Emma Broyles’ Ethnicity: Who Are Emma Broyles’ Parents and Siblings?

Emma Broyles made history as the first Korean American contestant to win Miss America. Details about her family, explored!

December 2021 marked the 100th anniversary of the Miss America competition. Although dozens of qualified candidates were in the running, only one pageant queen could take home the crown. In the end, it was Miss Alaska who won.

On Thursday, Nov. 24, Emma Broyles will appear at the 96th annual Macy’s Thanksgiving Day Parade, as is tradition. With her reign coming to an end, fans are dying to know more about her.

Born in the state capital, Emma was raised alongside her two brothers by her parents in Alaska. So, who are her folks? And what’s her ethnicity? Read on to find out!

Emma Broyles

Who are Emma Broyles’ parents?

Emma and her siblings — Brendan and Benjamin Broyles — were born to Julie and Ron Broyles.

Like Miss America herself, Emma’s mother and father were both born in Anchorage, Alaska, too (per a blog posted on Alaskan Senator Dan Sullivan’s website). Although the details are unclear about her dad’s side of the family, Emma has been vocal about her mom’s heritage. So, what’s Emma’s ethnicity? Read on for more!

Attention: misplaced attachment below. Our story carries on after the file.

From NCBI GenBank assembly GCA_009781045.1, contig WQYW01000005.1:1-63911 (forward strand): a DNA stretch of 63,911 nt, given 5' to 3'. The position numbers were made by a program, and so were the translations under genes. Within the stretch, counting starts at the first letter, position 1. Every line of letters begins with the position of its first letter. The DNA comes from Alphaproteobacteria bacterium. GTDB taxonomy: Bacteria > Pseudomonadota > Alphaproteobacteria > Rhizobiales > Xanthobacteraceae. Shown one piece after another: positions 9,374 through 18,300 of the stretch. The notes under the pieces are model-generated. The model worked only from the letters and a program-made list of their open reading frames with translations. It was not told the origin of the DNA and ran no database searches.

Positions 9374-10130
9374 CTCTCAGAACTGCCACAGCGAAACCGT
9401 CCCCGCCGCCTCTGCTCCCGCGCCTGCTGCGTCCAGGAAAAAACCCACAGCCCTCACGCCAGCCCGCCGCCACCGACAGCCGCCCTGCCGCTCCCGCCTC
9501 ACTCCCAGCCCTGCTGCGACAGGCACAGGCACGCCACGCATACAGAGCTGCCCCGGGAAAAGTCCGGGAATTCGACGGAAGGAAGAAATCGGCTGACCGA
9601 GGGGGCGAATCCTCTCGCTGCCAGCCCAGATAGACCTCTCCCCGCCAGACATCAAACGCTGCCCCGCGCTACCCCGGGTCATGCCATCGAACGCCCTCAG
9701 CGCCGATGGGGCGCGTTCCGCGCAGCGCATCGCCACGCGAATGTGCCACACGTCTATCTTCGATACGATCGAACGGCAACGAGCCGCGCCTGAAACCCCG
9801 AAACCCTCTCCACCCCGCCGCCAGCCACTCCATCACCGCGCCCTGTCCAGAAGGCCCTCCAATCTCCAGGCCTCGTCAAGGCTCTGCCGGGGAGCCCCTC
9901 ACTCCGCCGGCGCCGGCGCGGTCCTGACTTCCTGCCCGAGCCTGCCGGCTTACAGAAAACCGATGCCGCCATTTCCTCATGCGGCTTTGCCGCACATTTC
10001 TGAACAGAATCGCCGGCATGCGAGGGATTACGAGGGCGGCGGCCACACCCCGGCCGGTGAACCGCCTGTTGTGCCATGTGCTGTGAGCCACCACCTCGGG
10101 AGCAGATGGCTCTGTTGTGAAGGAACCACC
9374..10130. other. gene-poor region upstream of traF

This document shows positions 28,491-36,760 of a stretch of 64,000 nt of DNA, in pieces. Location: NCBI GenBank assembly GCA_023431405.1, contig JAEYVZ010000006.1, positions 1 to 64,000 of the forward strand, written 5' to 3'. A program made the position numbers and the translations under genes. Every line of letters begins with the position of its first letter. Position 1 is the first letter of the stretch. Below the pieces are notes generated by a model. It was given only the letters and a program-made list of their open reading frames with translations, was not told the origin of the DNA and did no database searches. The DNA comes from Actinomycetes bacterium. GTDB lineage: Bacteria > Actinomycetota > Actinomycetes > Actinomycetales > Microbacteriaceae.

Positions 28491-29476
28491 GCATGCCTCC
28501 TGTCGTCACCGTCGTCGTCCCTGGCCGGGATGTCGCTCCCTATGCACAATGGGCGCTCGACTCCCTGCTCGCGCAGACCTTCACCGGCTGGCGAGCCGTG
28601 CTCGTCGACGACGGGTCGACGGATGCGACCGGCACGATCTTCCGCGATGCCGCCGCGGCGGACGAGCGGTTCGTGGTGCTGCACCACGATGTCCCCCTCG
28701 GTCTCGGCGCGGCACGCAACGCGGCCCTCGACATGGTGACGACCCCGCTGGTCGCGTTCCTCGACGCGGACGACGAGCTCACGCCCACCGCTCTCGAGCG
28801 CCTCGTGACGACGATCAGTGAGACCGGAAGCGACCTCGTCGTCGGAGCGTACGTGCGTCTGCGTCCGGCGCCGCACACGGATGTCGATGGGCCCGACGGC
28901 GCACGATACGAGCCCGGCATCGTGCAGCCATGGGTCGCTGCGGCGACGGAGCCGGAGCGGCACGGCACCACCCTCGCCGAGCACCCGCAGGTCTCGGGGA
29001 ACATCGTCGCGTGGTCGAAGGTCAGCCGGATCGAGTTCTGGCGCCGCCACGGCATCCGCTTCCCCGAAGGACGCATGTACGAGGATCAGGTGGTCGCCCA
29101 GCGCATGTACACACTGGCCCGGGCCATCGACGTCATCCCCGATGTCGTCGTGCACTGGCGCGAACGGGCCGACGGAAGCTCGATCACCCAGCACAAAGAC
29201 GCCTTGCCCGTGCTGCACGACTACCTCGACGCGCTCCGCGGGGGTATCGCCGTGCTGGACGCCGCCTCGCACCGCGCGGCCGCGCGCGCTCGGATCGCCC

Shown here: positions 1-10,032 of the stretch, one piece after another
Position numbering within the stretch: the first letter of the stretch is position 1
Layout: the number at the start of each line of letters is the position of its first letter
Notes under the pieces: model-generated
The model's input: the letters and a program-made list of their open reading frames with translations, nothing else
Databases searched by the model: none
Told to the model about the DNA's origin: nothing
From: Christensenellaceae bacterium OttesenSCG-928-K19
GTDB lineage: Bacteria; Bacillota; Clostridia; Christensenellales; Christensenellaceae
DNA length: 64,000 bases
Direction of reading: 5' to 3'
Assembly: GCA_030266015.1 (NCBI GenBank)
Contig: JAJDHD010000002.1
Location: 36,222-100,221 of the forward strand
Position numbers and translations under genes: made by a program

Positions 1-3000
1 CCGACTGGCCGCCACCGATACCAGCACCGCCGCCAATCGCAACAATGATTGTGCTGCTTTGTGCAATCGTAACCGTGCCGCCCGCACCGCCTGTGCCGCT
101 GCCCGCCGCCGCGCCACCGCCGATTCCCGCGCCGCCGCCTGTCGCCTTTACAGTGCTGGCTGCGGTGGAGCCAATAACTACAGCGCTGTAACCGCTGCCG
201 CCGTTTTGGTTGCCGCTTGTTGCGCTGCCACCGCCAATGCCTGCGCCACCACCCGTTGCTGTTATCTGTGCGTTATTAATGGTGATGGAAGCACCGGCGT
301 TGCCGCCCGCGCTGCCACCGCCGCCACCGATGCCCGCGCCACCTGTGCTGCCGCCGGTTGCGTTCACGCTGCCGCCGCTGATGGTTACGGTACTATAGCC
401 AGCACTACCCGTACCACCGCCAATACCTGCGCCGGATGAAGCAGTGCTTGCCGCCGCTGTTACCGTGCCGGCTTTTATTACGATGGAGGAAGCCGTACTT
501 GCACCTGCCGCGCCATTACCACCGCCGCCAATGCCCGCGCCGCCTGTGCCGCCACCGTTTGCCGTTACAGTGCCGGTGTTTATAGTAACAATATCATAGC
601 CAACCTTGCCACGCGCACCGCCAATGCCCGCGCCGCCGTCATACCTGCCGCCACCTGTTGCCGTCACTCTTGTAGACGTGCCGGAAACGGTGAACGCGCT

What’s Emma Broyles’ ethnicity?

In 2021, Emma made history as the first woman of Korean descent to be named Miss America. Her maternal grandmother and grandfather, Myung “Sarah” Kim and Boo Yul “Paul” Kim, first migrated to the U.S. more than five decades ago.

As a second-generation Korean American, she struggled to embrace her heritage throughout her childhood. In a previous interview with Anchorage Daily NewsEmma admitted that she went to great lengths to “look more white.”

Emma Broyles

“I never really felt like I saw anybody who looked like me, and I hated the fact that I was Korean,” she told the outlet.

“It’s embarrassing to talk about, right? It’s a hard thing to admit, right? Nobody wants to say that they wished they were white, especially in this day and age. That just sounds stupid. It’s totally true though.”

It wasn’t until her high school years that her perspective changed. After meeting a group of Korean American schoolmates, Emma said, “I remember feeling at that point like I could really embrace my culture and be myself.”

Today, she celebrates her Korean background with pride.

She told ADN in a separate interview, “My grandparents, they came to America about 50 years ago — right before my mom was born — with this idea that they wanted their kids to be able to live that American Dream and have every opportunity possible.”

Through Emma, it seems that their dream came true! She added that earning the title of Miss America “was a really cool win” for her grandparents, too.

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